Cyber-bullying

An interesting item on Preventing cyber-bullying on yesterday’s Life Matters program. Among the points made are the two ‘peak’ ages for face-to-face bullying: around 10, when social hierarchies are being established (the developmental peak); and around 12, when the hierarchy needs to be re-established on the transition to high school (the transitional peak). By contrast, online bullying tends to increase with age, probably due to access to technology. Although schools are required to have policies on bullying, there’s a big difference between having a policy and implementing it. One of the difficulties for schools is that most cyber-bullying takes place outside school hours, although it has a significant impact on school work. There are links to the Child Health Promotion Research Centre and the Bullying No Way websites.

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4 Responses to “Cyber-bullying”

  1. Matt Outred Says:

    I’m very concerned about how “out-of-school” presence the teacher should have when dealing with cyber-bullying. With the Department’s new ruling that teachers shouldn’t converse with students online outside of school hours, it becomes the responsibility of the parents to report instances of bullying to the teacher, however parents often don’t get the complete picture from their child. It’s very much like treading on egg shells and I’m not sure there are definitive answers, but teacher action will depend on school policy and the context of the bullying.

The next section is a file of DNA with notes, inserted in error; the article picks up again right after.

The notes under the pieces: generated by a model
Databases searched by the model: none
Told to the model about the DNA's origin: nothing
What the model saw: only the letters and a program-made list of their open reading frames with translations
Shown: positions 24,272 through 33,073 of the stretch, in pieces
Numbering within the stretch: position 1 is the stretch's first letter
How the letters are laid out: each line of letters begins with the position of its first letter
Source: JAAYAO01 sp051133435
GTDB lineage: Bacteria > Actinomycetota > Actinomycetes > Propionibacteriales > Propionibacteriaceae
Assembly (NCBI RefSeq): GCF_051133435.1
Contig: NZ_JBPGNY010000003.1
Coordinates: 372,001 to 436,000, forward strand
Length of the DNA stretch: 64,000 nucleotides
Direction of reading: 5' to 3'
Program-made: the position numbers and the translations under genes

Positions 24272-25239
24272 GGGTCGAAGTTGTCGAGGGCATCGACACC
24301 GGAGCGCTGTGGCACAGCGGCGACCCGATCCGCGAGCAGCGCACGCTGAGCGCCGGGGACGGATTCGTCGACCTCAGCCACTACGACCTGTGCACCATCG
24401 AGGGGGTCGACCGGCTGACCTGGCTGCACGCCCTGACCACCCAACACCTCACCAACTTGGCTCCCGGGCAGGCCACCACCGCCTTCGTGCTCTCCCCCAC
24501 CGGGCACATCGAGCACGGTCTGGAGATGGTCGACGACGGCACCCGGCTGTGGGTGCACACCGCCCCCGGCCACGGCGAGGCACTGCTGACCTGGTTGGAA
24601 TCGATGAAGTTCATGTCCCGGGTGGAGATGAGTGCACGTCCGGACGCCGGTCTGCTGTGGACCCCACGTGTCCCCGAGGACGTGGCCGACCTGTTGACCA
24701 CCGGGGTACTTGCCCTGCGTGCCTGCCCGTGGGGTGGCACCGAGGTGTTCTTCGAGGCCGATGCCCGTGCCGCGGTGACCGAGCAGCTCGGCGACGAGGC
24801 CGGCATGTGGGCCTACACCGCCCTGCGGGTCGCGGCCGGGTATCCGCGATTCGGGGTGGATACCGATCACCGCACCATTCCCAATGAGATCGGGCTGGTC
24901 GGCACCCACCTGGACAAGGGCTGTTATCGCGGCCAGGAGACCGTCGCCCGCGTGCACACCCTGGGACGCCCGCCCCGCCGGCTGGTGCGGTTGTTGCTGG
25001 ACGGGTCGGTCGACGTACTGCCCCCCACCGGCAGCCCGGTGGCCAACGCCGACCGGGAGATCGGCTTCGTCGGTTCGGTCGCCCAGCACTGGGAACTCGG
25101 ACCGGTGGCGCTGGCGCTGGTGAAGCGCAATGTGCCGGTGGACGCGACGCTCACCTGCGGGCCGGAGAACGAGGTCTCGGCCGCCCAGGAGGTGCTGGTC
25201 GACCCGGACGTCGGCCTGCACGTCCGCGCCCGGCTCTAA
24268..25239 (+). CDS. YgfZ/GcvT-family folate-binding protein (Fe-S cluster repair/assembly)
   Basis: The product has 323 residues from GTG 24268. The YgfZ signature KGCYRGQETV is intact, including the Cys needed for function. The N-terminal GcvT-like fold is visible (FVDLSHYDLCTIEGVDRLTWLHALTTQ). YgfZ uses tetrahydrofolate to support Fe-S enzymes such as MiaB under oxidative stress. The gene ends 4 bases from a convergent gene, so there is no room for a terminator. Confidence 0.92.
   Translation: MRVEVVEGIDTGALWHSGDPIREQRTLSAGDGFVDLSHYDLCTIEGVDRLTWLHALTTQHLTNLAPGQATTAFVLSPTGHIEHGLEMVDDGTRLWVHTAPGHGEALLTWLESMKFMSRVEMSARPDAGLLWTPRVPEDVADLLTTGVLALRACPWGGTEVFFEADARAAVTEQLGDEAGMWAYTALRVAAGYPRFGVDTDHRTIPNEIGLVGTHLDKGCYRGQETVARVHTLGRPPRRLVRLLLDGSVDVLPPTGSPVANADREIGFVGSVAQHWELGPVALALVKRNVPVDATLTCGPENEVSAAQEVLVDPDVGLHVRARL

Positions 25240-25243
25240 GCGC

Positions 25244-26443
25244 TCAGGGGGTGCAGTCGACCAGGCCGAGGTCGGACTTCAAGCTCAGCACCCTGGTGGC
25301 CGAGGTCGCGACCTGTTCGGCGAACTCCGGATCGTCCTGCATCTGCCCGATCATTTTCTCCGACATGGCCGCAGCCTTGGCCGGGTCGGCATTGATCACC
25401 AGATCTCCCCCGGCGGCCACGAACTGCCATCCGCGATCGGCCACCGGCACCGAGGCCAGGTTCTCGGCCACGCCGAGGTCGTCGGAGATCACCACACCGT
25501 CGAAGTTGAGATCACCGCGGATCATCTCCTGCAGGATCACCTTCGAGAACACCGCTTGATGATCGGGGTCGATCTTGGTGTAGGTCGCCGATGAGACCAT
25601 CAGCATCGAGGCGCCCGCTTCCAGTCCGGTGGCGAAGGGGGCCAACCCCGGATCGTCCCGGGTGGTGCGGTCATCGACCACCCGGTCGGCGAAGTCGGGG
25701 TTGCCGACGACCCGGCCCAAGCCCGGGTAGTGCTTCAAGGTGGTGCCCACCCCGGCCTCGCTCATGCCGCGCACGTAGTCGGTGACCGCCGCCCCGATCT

2. meredithgreen Says:

    I was interested in the finding that there is about the same amount of bullying going on amongst boys and girls, but that for girls there is a greater amount of cyber-bullying and for boys it is traditional bullying. I wonder if there is also more ‘fetishism’ amongst girls than boys around new technologies and perhaps false beliefs about what they are capable of, in particular anonymity, privacy and a protected place from which to ‘have your say’. If students were more educated about how much anonymity, privacy and protection they were actually receiving by communicating through new technologies would they think again about cyber-bullying?

  3. Mark Pegrum Says:

    I think there’s definitely room for more extensive digital safety programmes to be set up in schools. That would include suggesting strategies for dealing with instances of cyberbullying, e.g, asking students to take screen shots or capture some other records of the incident(s) and then bring them to the attention of teachers. I know of a couple of schools where this works quite successfully and teachers simply treat cyberbullying as a subcategory of bullying, which of course is something they have always had to deal with.

  4. Simon Kidd Says:

    Interesting that the technology that created the problem can also be used to help solve it!

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